(CNN) — Four young people accused of torturing a Chicago special-needs teen and broadcasting the incident on Facebook Live were ordered held without bail Friday afternoon.
The four suspects face hate crime, kidnapping, unlawful restraint and battery charges for their alleged role in the attack. A judge denied them bail during their first court appearance.
Family members of the Chicago special-needs teen who was kidnapped and tortured in a Facebook Live video say they're overwhelmed by the national outpouring over the case.
"We're happy that everyone's concerned. This should never happen," brother-in-law David Boyd told reporters.
Flanked by somber relatives who stood arm-in-arm, Boyd told reporters the teen is doing "as well as he could be at this time."
And the family, he said, is trying to stick together and is asking the public for prayers and privacy.
The four suspects facing hate crime, kidnapping, unlawful restraint and battery charges for their alleged role in the attack are set to appear in court Friday.
Family members say they don't know yet whether they'll attend.
Hate crime charges
Video of the attack shows the 18-year-old victim cowering in a corner of a room, tied up with his mouth bound in plastic. An assailant slashes his sweatshirt with a knife. A woman streaming the abuse on Facebook Live repeatedly turns the camera back to herself. An attacker then takes a knife to the victim's head, carving a patch off his scalp.
For the next 25 minutes, the abuse continues for the world to see. The victim is repeatedly kicked and punched, but his screams are apparently ignored.
The graphic footage has stunned the country, not just because of the abuse, but because of the comments made by some of the assailants.
"*F*ck Donald Trump!" one attacker shouted in the video. "F*ck white people!"
Police said the department pursued a hate crime charge because of the victim's diminished mental capacity, the fact that the four suspects tied him up and the racial epithets heard on the video. The victim is white; the suspects are African-American.
Jordan Hill, 18; Tesfaye Cooper; 18; Brittany Covington, 18; and Tanishia Covington, 24, have each been charged with a hate crime, felony aggravated kidnapping, aggravated unlawful restraint and aggravated battery with a deadly weapon.
Hill, Cooper and Brittany Covington also face charges of residential burglary. Hill faces an additional charge of possession of a stolen motor vehicle.
Obama weighs in
President Barack Obama called the video "despicable."
It's the latest example, he told CNN affiliate WBBM, of horrifying realities bubbling beneath the surface that social media has helped expose.
"What we have seen as surfacing, I think, are a lot of problems that have been there a long time, whether it's tensions between police and communities, whether it's hate crimes of the despicable sort that has just now recently surfaced on Facebook," Obama said.
Police: No link with Black Lives Matter
Although there is no evidence to support the claim, the far-right quickly pointed the finger at the Black Lives Matter movement as the video spread on social media. Within 24 hours, the hashtag #BLMKidnapping was mentioned more than 480,000 times on Twitter.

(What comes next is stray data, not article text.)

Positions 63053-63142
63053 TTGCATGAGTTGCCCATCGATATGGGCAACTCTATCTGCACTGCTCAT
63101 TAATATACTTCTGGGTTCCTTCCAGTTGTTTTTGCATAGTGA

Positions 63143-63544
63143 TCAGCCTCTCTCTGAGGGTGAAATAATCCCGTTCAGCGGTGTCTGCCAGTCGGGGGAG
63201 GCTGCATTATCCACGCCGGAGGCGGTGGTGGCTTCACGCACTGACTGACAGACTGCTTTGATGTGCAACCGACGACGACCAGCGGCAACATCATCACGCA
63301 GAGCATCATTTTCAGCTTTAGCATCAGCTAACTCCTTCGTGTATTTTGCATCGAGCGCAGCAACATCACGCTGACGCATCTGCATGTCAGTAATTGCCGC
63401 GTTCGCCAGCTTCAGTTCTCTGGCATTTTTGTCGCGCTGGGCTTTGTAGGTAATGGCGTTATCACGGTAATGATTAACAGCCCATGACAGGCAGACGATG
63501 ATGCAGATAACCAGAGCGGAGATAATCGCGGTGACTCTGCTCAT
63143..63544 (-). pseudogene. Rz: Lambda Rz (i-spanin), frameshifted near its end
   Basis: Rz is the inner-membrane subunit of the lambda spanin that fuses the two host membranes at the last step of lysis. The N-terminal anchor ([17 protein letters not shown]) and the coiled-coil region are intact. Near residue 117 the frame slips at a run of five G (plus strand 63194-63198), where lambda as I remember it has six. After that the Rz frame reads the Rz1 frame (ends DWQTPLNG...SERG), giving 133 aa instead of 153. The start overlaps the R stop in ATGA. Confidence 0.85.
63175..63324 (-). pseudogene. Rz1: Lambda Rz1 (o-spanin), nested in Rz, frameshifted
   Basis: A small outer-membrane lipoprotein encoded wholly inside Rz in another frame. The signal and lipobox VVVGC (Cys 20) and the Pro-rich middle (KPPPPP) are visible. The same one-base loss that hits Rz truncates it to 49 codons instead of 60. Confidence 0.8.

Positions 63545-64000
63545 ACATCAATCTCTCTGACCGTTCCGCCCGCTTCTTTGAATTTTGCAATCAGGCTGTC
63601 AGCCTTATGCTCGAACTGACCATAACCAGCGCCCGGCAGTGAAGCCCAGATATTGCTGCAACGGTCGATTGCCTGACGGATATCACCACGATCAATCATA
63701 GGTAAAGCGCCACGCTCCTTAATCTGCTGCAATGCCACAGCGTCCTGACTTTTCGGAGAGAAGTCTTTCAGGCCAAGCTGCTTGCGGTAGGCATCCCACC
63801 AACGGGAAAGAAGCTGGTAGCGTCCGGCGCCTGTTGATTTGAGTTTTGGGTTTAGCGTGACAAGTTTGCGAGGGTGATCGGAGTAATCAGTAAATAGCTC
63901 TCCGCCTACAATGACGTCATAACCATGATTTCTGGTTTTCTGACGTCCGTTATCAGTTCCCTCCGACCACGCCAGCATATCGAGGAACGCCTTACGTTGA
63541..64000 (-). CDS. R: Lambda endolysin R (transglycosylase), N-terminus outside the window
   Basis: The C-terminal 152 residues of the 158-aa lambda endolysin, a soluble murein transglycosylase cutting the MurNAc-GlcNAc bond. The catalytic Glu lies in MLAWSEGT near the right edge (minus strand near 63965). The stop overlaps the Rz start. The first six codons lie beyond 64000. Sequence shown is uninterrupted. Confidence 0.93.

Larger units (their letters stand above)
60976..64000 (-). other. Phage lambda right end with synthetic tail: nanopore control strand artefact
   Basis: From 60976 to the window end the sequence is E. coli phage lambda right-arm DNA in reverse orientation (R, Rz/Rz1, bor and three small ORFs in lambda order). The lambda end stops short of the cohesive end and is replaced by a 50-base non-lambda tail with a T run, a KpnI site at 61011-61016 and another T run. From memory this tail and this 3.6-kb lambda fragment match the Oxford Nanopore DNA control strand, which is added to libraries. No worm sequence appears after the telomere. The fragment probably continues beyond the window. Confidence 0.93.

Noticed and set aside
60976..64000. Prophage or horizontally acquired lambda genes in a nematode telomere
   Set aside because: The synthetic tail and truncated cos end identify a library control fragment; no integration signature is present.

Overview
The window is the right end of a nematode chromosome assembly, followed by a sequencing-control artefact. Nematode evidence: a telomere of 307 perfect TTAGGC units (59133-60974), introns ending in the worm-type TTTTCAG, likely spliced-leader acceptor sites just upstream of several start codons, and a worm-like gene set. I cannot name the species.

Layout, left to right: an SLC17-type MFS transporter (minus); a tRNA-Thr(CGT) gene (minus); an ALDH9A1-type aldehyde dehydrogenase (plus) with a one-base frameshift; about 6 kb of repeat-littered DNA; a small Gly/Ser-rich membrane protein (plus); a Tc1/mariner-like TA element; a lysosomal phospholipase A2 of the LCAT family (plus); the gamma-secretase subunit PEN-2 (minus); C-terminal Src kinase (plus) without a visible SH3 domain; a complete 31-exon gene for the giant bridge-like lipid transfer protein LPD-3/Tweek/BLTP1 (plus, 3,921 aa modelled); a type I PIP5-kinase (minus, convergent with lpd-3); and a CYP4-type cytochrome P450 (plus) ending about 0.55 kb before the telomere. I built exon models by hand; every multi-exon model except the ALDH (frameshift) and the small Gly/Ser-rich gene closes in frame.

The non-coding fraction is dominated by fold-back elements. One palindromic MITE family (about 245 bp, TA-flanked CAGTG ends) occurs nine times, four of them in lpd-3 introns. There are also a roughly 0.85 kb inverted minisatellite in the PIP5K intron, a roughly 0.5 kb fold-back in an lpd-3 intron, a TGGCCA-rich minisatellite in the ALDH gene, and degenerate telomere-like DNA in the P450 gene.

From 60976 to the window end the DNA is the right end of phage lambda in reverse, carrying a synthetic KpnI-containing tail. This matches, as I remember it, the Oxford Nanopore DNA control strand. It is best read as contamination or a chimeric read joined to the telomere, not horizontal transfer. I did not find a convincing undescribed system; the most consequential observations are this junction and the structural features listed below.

Police have said there's no connection between the activist group and the horrific video.
Neither the Black Lives Matter national organization nor its Chicago chapter responded to CNN's requests for comment Thursday.
DeRay Mckesson, a prominent Black Lives Matter supporter, said those linking the attack to the movement don't have their facts straight.
"It goes without saying that the actions being branded by the far-right as the 'BLM Kidnapping' have nothing to do w/ the movement," he tweeted.
A former Chicago police officer, Dimitri Roberts, slammed the notion that the Black Lives Matter movement is to blame.
"This is hate. And hate doesn't have a color," Roberts said. "So for folks to talk about this is somehow connected to Black Lives Matter is absolutely the wrong way to look at this. ... And we cannot respond to hate with hate. It's just going to perpetuate the cycle."
How the encounter began
The victim's parents dropped him off at a McDonald's in the Chicago suburb of Schaumburg on Saturday.
He was supposed to spend New Year's Eve with Hill, whom he considered a friend and knew from school, and then return home the next day.
But instead, police said, Hill picked the teen up in a stolen van and drove him around for several days before bringing him to the apartment where he was tied up and tortured.
By then, his parents had reported him missing, and they began getting text messages from someone claiming to be holding him captive.
The victim was eventually able to escape, and police found him on the street wearing an inside-out tank top, shorts and sandals on a cold winter day.
"He was bloodied, he was battered," Officer Michael Donnelly said. "He was very discombobulated."
While investigating the text messages sent to the victim's parents, police discovered the Facebook video. It's unclear what alerted the police to check Facebook.
After viewing the video, investigators determined the victim was the teen found on the street -- and that the people arrested were involved, police said.